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8 Ways to Flip Your Fear of Conflict

Anxiety Spikes

Anxiety spikes happen when something triggers us during an argument, usually when what that we care about feels threatened.

We need to be aware of these spikes to guide us into the emotional aspect of the argument, rather than only focusing on information.


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8 Ways to Flip Your Fear of Conflict

8 Ways to Flip Your Fear of Conflict


Key Ideas

Disagreement Is The New Reality

The ability to have productive disagreements is a superpower.

But disagreement or an argument usually has toxicity associated with it, with judgment, self-protection and a sense of conflict.

Aligning the Argument

In a disagreement, often certain crucial information isn't available or isn't clearly understood by either person. We need to ask ourselves if:

  • The argument is about something that can be verified.
  • If it matters to you (meaningful).
  • If it is useful.
Then we need to make sure that the other person aligns and comes on the same page.

    Anxiety Spikes

    Anxiety spikes happen when something triggers us during an argument, usually when what that we care about feels threatened.

    We need to be aware of these spikes to guide us into the emotional aspect of the argument, rather than only focusing on information.

    Speak From Your Own Experience

    A common mistake during arguments is when we speak on behalf of other people and groups.
    Arguments then become a free-for-all, as anyone can jump in and argue back. Also, we tend to exaggerate, oversimplify and stereotype when we speak outside of our own experience, making our position in the disagreement vulnerable.

    Don't Neglect The Emotional Part

    Neglecting the emotional part of the argument and focusing solely on facts and information is a common blunder.

    A better way is to ask open-ended questions and try to find the root cause of the argument. For example, one could ask: “This clearly matters to you, can you help me understand why?”

    A Wider Field Of View

    Keeping an open mind gives you a wider field of view.

    Turn off the clinical brain that just wants knowable answers quickly, and see the world through the other's perspective, noticing things you may have blocked or overlooked.

    Discard Your Biases

    Biases are your ready-made encyclopedia of all the answers you need to prove yourself right, which can be a disaster in any argument.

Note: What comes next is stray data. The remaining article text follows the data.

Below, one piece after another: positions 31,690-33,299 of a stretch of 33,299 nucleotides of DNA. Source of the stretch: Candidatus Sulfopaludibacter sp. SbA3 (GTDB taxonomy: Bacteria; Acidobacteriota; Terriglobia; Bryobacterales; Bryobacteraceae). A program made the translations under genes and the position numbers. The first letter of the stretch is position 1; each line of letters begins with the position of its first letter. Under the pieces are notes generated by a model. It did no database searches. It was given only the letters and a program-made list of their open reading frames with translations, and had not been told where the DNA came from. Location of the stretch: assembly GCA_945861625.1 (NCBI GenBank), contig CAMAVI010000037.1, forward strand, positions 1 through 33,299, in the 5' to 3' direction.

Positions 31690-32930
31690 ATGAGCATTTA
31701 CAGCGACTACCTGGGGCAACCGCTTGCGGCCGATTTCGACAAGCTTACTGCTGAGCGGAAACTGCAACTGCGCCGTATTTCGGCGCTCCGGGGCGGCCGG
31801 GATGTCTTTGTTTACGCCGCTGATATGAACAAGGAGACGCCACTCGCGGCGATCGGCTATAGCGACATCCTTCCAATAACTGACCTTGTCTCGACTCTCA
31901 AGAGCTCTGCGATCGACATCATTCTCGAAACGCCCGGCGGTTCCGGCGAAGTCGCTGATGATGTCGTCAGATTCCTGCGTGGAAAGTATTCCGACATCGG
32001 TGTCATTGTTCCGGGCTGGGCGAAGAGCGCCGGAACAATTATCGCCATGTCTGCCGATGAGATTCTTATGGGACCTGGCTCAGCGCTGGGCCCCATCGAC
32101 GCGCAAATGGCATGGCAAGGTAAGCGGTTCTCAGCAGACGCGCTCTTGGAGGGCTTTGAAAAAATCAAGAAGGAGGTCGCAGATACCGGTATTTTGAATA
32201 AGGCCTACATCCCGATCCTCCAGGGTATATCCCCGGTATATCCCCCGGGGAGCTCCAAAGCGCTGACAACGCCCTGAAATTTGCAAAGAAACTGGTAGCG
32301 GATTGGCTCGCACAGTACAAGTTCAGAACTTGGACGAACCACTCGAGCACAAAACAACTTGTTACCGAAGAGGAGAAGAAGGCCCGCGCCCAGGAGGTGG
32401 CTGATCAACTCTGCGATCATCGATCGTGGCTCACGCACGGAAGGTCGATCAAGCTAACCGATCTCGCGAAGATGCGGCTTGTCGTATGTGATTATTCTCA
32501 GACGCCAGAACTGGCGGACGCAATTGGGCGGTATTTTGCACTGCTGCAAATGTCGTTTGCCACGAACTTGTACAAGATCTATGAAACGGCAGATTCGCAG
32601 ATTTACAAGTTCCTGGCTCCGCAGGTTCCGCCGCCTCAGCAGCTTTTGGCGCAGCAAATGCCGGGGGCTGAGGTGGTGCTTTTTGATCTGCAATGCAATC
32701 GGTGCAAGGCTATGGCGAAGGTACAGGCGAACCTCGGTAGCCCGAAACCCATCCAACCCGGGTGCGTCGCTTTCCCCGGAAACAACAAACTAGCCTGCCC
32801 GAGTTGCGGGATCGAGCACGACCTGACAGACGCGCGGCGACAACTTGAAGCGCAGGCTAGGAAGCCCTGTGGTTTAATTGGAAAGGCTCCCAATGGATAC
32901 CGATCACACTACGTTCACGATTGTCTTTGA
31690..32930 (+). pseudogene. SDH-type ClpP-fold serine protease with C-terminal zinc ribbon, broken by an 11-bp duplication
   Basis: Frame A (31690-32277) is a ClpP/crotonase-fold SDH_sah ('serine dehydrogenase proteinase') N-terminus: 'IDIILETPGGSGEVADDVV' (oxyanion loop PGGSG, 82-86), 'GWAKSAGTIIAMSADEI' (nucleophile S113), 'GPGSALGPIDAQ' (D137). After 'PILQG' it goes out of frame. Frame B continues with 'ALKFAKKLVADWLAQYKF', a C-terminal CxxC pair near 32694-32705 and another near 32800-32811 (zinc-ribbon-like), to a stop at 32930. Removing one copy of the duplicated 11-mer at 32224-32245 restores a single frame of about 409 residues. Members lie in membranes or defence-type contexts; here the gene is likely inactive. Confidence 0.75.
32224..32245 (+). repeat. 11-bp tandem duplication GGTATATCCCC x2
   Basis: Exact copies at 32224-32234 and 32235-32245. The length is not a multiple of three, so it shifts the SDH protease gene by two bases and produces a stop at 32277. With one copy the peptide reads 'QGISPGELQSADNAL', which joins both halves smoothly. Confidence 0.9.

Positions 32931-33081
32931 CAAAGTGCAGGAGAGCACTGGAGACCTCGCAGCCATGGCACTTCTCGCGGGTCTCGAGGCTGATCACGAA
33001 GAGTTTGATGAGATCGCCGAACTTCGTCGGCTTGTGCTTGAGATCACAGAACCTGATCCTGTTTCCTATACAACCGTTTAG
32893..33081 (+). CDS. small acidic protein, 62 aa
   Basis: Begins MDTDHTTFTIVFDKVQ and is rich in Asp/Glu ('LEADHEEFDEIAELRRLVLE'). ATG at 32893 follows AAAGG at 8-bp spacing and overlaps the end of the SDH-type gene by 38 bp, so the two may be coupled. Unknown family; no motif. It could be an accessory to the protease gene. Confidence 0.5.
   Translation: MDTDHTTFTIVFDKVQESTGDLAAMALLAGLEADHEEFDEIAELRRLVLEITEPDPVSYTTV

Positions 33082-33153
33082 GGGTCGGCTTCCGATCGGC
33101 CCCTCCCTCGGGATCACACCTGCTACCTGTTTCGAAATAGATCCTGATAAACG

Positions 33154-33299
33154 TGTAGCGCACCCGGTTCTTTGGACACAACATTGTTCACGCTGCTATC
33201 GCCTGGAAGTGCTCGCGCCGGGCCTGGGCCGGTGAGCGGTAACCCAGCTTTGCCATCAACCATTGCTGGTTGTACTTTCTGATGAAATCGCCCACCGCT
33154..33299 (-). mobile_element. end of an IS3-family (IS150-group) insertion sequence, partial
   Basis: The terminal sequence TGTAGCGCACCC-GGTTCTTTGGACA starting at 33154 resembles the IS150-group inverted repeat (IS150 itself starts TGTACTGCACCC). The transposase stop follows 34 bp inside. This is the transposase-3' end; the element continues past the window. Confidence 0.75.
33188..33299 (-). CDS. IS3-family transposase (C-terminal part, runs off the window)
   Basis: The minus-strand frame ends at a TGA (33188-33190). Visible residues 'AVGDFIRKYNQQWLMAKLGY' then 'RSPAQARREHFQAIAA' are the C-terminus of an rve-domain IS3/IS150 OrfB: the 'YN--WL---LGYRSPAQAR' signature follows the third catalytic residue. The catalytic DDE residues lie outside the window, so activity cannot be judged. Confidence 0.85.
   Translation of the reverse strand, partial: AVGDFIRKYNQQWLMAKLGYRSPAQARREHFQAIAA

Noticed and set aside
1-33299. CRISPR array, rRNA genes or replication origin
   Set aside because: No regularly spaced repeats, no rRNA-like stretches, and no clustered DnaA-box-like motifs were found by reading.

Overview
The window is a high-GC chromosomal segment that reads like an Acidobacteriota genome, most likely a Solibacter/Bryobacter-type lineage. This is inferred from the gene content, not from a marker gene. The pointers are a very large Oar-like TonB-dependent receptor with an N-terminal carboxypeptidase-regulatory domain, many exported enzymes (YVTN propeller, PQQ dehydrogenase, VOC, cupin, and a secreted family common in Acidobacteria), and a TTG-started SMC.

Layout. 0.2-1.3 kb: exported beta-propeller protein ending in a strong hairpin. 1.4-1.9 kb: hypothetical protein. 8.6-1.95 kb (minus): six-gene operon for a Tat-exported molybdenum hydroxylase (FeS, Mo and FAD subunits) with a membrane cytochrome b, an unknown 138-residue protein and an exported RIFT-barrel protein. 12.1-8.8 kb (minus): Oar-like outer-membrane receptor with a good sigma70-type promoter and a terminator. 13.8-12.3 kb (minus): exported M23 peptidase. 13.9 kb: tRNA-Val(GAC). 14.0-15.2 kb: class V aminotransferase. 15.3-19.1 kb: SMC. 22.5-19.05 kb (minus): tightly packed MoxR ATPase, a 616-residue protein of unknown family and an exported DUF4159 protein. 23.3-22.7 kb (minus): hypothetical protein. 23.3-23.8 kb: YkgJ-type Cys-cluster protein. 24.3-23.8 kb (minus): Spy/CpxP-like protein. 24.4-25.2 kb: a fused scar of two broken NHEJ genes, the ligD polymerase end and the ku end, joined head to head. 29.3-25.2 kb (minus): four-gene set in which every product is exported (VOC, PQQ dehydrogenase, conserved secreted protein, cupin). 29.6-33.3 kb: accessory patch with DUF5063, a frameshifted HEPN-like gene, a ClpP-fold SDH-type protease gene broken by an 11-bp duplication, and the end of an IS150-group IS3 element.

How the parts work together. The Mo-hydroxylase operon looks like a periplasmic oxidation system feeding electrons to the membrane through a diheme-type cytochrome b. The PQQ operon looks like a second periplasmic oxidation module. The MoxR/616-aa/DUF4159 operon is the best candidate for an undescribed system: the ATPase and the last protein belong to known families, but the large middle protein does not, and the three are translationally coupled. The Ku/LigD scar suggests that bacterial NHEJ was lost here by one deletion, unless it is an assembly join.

Hold off your biases and try to find growth and new perspectives that come out of a productive disagreement. Take the conversation as a learning opportunity.

    The Way and the Place

    Disagreements cannot be resolved over Slack or Email. Try to do them in person, or at least over the phone.

    Make sure your environment is neutral, and if anything can hamper the discussion, change the venue.


    Aporia is an ancient Greek concept of realizing that our interpretations and beliefs don't lead us to the truth.

    Winning an argument isn't the goal, and true wisdom is to have big, deep conversations that help us grow and connect.


    The Realms Of An Argument

    There are three different realms of an argument:

    • Head-based arguments are about the truth, based on facts and verifiable information.
    • Heart-based arguments are about...
    Cognitive Dissonance

    Pay close attention to what ‘spikes’ up your emotions, those triggers that are felt when someone challenges you, or provides you with information that is new to you or does not align with your reality. 

    This cognitive dissonance (the state of holding two or more contradictory beliefs) may be your chance to update your expectations, instead of making the world fit in them.

    Ask Questions And Listen

    When you're having an argument, there are two different views involved, and maybe two different realities. Instead of making it a black and white, right or wrong argument, try to ask genuine questions to help you understand what the other person is thinking.

    Calm down, create mental space, and have a pleasant and relaxing disagreement, after you take the time to listen to the other person's point of view, instead of reacting impulsively or angrily.

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    Paul Graham's disagreement hierarchy
    • DH0. Name-calling: the lowest level of argument.
    • DH1. Ad hominem: attackung the person rather than the point they are making.
    • DH2...
    Seek to understand

    People tend to disagree when they don't understand each other. That does not mean you have to agree, just that you're open to hearing them out.

    When you come to an understanding t...

    Look beyond your own triggers

    Whatever may have happened in your past, you have to find a way to get past your triggers and see that you're in a new situation with a person who doesn't mean you harm. What's triggered is usually fear and awareness of one's limitations.

    Look for similarities, not differences

    Look for common ground. When you concentrate on differences the space grows wider, but when you seek out what you have in common it helps bridge the gap.

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    Disagreement is healthy

    It is essential for success. It’s the hallmark of an engaged and involved team member. And it opens the way for testing and improving new ideas.

    It should also be treated as a chance t...

    The art of disagreement

    Mastering the art of considerate disagreement means expressing your beliefs without shutting down the discussion or angering the other side.